2. Ad Rank Forces Bidders to Increase Bids
Remember that advertising with Google is engaging in an auction. Ad rank, Google’s algorithm for determining the placement of an ad, forces users to increase their bids. This is especially true if an advertiser’s ads are of low QS.
In other words, if Google determines an advertiser’s ad to be of low relevance or of low likely click-through-rate (“CTR”), it requires a higher bid for that ad to be placed in front of the targeted consumers. This has led to an environment in which high-volume keywords garner fierce bidding competition. It used to be that everyone bid for generic keywords because of the high volume, but the Google algorithm is now discouraging that.
QSs tend to be low for high volume keywords because of a lack of specificity, requiring higher bids. The result is that everyone has gravitated toward long-tail keywords, which previously were not very profitable for Google. It used to be that long-tail keywords were ignored due to low volume, but recent research has shown that long-tail keywords bring in high-quality leads compared to generic keywords.
So now, Google is making bank selling ads for pretty much every long-tail keyword you can imagine. While previously, long-tail keywords were unpopular due to a perception that volume is king, now they are more competitive than the high volume generic keywords due to producing leads likely to convert. For long-tail keywords, QS is generally higher, and thus bid floors are lower. Advertisers can use their budgets more efficiently by targeting long-tail keywords, and Google receives more revenue due to the newfound popularity to buy ads for long-tail keywords.
Here is an example.
Generic search, one advertisement:
Long-tail keyword, four ads – no unsponsored results above the fold.
This just shows that the idea of more competitors being the major driver of increased bids is not correct. The true revenue driver here is that the industry has shifted from competition for volume to competition for quality. Advertisers increasingly want quality leads, and Alphabet has responded appropriately with its ad display algorithm.
3. Inflation Has Established Increasing Bid Floors
Cost-per-click (“CPC”) is increasing due to inflation. While some might claim that this is not a source of real growth, the fact is that once bid floors rise, they are unlikely to fall. Keywords have pretty rigid industry-standard CPC, and if these prices rise – even if simply due to inflation – they still become “sticky” in the advertiser’s mind.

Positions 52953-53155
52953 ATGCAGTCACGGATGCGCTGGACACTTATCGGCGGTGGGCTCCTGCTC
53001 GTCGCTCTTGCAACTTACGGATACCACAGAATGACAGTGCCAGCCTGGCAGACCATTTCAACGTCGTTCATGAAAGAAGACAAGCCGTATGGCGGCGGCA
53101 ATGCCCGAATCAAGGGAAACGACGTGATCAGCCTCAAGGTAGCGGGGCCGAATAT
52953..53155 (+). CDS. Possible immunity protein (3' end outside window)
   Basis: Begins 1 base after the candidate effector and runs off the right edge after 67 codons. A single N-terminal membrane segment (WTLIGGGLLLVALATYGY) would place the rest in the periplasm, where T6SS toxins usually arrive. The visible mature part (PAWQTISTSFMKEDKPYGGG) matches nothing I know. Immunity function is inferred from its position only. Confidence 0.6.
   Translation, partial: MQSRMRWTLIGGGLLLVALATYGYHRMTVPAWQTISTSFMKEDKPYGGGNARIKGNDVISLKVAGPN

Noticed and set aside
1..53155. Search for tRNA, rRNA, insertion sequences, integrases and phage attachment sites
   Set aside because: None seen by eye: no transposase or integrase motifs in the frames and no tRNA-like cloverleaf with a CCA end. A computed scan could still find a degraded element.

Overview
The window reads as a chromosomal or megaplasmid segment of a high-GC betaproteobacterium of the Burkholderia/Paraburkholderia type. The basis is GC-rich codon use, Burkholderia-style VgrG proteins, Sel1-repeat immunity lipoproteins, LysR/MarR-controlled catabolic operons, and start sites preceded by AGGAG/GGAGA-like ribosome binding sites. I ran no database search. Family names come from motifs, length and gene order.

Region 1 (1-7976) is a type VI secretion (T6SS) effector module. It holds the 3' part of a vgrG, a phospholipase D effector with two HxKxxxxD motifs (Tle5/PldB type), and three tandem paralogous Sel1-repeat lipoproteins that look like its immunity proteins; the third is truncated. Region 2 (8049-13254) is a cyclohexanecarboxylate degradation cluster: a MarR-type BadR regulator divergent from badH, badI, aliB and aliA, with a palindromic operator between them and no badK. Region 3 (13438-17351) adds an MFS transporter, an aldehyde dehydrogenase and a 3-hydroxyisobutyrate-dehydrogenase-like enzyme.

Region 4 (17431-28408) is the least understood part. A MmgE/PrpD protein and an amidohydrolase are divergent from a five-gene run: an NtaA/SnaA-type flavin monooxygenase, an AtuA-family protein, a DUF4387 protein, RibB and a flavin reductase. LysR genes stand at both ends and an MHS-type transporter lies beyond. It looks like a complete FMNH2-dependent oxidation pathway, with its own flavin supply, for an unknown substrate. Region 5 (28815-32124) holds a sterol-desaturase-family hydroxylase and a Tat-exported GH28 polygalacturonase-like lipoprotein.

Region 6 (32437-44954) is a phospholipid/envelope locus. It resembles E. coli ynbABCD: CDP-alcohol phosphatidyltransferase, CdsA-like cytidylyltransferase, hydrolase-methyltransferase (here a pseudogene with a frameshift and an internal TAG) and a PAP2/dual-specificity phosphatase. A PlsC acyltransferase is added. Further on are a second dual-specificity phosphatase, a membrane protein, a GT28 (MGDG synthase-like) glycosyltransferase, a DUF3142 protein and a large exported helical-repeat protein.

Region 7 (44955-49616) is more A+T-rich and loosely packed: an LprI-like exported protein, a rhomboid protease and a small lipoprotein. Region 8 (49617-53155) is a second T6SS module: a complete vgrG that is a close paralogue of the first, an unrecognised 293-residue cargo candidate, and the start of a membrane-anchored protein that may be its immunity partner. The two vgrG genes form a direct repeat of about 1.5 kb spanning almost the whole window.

CPC has risen by over one-third over the last year. The CPC for legal ads, for example, was $5 last year but is around $7 this year. Here, $7 is a sticky number – law firms’ advertising budgets are likely to plan to spend at least $7 per click going forward, even if inflation wanes. That’s an easy source of extra revenue for Alphabet.
4. The Macro Environment Is Supportive of Alphabet’s Growth
This one might seem a bit obvious, but when the economy is good, as it is now, we can expect Alphabet’s revenue to grow. It’s simple, but it’s a fact that GOOG investors should keep in the forefront of their minds: When companies are doing well, they naturally increase their advertising budgets. More money going into digital advertising increases bid floors, thereby increasing revenue.
strong economy -> increased advertising -> more competition -> higher bid floors -> stronger earnings
As we are in a strong phase in the business cycle, we can expect the macro environment to act as a tailwind for Alphabet.
5. Google’s Environment Has Forced Brands to Advertise
The environment that Alphabet has created is one in which every brand must advertise for its own brand’s terms. Digital advertising is no longer a choice and is now a necessary expense for any branded business. That is, if you own a company called “Crow Golf Clubs,” selling golf clubs, you cannot afford to not buy ads for “Crow Golf Clubs.” The reason is that if you do not buy ads, your greatest competitor, “Hawk Golf Clubs” will buy ads for “Crow Golf Clubs.”
The problem becomes apparent once you search for “Crow Golf Clubs” and see the first result to be “Hawk Golf Clubs.” You got sniped, and anyone searching for your brand now has a competitor enticing him away. Hence, you need to be willing to buy ads for your own brand and be willing to outbid competitors to keep your brand on top.